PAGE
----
I found another article from Steve Farnsworth that I thought related to me and where my PR career will go.
Farnsworth writes about the ethics of ghost blogging and how they’ve been discussed in the past. The truth of the matter is that some CEO’s in today’s world are bad communicators or socially awkward. When it is a statement to be released, whether by the President of the United States or the CEO of Best Buy, it is understood by most people that there is someone on staff who writes those statements or speeches, Farnsworth said.
There are obvious times where the thoughts need to come from the CEO, like in times of crisis or emergency.
Farnsworth said that ghost blogging in itself is ethical if the communicator follows his rules. He listed out what he had done in the past when starting to write something as someone else.
“1) Interviewed them to get their thoughts, then wrote it, and then have them review and give feedback.
2) Have them write a first draft, I would then edit or rewrite as needed, and then have them review and give feedback.
3) Have them bullet point or outline their thoughts, I would write it, and then have them review and give feedback.”
The point is to keep it authentic. Make sure it is their thoughts and written specifically for them. All you are doing is assisting them.
This is important to us as future PR professionals, because it is likely that we will be writing speeches, announcements or letters on behalf of someone in our own company or for our client.
Steve Farnsworth recently posted about the problems Social Media can create for PR professionals.
Farnsworth uses examples from another article written by Howard Sewell, which said that PR people are not using Social Media correctly when they put it into their strategies and plans.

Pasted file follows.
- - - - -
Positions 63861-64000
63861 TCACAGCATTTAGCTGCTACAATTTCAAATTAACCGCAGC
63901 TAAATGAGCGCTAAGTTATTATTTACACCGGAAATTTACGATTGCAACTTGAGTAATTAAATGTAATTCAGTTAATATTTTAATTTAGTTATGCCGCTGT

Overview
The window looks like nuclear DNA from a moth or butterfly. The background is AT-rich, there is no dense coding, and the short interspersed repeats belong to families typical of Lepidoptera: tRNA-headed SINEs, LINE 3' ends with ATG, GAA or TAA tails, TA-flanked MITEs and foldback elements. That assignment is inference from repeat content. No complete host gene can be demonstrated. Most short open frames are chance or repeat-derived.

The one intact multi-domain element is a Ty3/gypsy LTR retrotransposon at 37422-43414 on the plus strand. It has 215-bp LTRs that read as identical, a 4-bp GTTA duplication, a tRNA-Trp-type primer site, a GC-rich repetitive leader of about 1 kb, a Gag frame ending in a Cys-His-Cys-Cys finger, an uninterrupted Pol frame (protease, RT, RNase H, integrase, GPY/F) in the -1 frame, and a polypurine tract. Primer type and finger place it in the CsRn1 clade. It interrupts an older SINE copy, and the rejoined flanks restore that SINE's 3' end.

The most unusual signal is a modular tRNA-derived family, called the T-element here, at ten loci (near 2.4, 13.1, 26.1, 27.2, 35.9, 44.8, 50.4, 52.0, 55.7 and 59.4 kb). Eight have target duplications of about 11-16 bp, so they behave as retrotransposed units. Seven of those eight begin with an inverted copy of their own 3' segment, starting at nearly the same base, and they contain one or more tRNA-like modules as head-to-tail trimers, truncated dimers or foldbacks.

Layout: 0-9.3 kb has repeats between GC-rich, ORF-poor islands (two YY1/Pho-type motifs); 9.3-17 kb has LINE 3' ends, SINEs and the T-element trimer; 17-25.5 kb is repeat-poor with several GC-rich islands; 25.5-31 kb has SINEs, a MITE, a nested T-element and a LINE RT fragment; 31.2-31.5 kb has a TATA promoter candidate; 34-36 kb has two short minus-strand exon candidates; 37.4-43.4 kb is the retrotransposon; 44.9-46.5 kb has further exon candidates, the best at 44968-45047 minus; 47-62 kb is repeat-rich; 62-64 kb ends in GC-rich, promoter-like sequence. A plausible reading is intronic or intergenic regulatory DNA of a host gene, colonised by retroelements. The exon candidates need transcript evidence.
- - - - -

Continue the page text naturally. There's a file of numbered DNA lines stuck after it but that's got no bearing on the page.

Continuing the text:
- Increase awareness amongst bloggers, influencers and prospects
- Enhance company’s image by delivering insight to key online communities
- Promote company’s approach to their technology and product category
These are examples of Social Media goals Farnsworth has seen.
- Drive search-generated traffic and net new sales leads
- Use targeted, insightful content to attract and engage with qualified prospects
- Expand company’s leads database and community of followers
- Educate, cultivate, and nurture existing customers and prospects
These are what they should be like, Farnsworth and Sewell said.
These are things we all know from our PR course work and our outside experiences. The goals/objectives must be measurable. Increasing awareness, as we’ve learned, is a bad goal. Awareness doesn’t encourage action. Awareness in Social Media doesn’t mean much anyways when every brand has a Twitter/Facebook now.
Instead, with Social Media plans you must strive for results just like any other communications plan, Farnsworth said.
As we go into the real world, we need to know that simply posting content on Facebook and Twitter doesn’t ensure our company’s Social Media success, or overall success for that matter.